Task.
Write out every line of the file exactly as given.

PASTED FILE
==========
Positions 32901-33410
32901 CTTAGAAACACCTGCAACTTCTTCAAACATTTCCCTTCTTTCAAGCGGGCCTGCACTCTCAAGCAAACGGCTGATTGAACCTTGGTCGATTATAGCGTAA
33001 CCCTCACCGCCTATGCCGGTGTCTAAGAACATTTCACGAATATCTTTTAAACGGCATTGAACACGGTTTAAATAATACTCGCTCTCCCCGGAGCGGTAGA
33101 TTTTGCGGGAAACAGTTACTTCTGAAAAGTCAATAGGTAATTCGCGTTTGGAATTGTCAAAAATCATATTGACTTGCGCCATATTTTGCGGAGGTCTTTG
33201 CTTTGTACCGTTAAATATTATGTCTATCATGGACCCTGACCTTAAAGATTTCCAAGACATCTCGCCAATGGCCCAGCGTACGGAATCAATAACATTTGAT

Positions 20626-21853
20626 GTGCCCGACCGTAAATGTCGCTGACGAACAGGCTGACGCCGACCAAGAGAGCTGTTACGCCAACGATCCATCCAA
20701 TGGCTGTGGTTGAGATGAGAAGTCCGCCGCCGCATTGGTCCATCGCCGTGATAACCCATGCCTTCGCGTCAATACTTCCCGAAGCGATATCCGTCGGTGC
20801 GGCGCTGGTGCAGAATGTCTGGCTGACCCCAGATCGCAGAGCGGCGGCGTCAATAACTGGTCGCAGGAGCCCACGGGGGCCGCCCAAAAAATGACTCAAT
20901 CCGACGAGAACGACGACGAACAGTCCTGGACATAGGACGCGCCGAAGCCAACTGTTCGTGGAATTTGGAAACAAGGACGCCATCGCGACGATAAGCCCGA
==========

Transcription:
Positions 32901-33410
32901 CTTAGAAACACCTGCAACTTCTTCAAACATTTCCCTTCTTTCAAGCGGGCCTGCACTCTCAAGCAAACGGCTGATTGAACCTTGGTCGATTATAGCGTAA
33001 CCCTCACCGCCTATGCCGGTGTCTAAGAACATTTCACGAATATCTTTTAAACGGCATTGAACACGGTTTAAATAATACTCGCTCTCCCCGGAGCGGTAGA
33101 TTTTGCGGGAAACAGTTACTTCTGAAAAGTCAATAGGTAATTCGCGTTTGGAATTGTCAAAAATCATATTGACTTGCGCCATATTTTGCGGAGGTCTTTG
33201 CTTTGTACCGTTAAATATTATGTCTATCATGGACCCTGACCTTAAAGATTTCCAAGACATCTCGCCAATGGCCCAGCGTACGGAATCAATAACATTTGAT

Positions 20626-21853
20626 GTGCCCGACCGTAAATGTCGCTGACGAACAGGCTGACGCCGACCAAGAGAGCTGTTACGCCAACGATCCATCCAA
20701 TGGCTGTGGTTGAGATGAGAAGTCCGCCGCCGCATTGGTCCATCGCCGTGATAACCCATGCCTTCGCGTCAATACTTCCCGAAGCGATATCCGTCGGTGC
20801 GGCGCTGGTGCAGAATGTCTGGCTGACCCCAGATCGCAGAGCGGCGGCGTCAATAACTGGTCGCAGGAGCCCACGGGGGCCGCCCAAAAAATGACTCAAT
20901 CCGACGAGAACGACGACGAACAGTCCTGGACATAGGACGCGCCGAAGCCAACTGTTCGTGGAATTTGGAAACAAGGACGCCATCGCGACGATAAGCCCGA